Listening at ALA
Listening is not waiting for the other person to stop talking. It's paying close attention both to the person and the topic.
I'm just back from American Library Association's midwinter 2015 conference. It was in Chicago, which happens to be not so far from where I was born and raised (Waukegan, to the north).
I am a candidate for the presidency of the ALA. I met with some 30-odd groups in my time there, as well as speaking with dozens of conference attendees in the halls.
My spiel (the 10 second intro) was something like this: "here come my flyers, articulating my background and platform. But I believe that leadership begins with listening. So I won't read to you what you can read for yourself. My question to you is this: what do you want your next ALA president to know about your key issues or initiatives?"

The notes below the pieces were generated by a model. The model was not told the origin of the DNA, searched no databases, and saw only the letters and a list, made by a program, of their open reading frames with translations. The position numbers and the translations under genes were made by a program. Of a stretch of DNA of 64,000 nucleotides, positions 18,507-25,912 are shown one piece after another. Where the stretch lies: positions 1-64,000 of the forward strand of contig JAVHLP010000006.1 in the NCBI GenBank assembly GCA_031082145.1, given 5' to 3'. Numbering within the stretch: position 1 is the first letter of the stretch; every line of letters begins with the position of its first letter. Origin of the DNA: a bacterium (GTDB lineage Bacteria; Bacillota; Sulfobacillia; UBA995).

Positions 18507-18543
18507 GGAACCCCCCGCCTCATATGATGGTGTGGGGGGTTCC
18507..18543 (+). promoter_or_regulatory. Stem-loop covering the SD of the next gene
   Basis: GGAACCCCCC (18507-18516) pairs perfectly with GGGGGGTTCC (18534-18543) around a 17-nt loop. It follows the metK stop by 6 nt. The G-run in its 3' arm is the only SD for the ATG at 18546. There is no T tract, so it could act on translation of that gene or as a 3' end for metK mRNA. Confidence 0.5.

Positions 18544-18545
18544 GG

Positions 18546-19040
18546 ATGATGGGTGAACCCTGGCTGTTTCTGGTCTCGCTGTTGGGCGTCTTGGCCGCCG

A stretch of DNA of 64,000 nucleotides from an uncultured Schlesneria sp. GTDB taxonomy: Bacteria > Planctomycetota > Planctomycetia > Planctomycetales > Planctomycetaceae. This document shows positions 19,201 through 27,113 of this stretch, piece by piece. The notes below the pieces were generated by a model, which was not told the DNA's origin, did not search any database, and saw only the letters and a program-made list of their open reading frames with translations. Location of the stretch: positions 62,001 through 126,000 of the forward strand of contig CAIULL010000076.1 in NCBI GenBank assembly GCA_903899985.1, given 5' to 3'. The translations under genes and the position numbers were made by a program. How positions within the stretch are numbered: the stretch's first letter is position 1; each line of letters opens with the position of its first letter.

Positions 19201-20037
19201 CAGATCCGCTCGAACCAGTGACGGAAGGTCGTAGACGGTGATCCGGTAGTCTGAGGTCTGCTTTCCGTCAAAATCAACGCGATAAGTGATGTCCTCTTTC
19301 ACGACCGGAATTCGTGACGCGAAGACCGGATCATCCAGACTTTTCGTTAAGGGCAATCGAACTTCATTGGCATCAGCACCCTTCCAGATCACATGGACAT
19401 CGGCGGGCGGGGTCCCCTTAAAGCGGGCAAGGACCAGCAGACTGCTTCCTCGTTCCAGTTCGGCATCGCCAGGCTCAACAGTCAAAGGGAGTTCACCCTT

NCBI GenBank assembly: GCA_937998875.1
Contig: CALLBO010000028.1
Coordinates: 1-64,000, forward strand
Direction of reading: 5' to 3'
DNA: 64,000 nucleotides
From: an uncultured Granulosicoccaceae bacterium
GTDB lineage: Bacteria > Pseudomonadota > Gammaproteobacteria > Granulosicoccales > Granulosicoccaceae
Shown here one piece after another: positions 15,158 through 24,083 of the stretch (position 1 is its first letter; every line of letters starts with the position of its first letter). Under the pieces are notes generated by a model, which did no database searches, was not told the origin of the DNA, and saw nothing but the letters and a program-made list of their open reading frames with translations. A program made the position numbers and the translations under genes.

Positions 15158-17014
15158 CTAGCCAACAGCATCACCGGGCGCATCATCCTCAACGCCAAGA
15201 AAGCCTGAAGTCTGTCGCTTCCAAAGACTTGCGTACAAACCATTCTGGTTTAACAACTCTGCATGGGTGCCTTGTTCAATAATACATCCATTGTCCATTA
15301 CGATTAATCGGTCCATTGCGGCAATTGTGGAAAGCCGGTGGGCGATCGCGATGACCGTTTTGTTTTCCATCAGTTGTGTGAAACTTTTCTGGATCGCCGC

And then I shut up. And I listened. It turns out that there are a lot of insightful and articulate people in the association, well worth paying attention to.
It's funny and sad how many people tell you that listening is important, but somehow never get around to it.
What did they tell me? Next post(s)!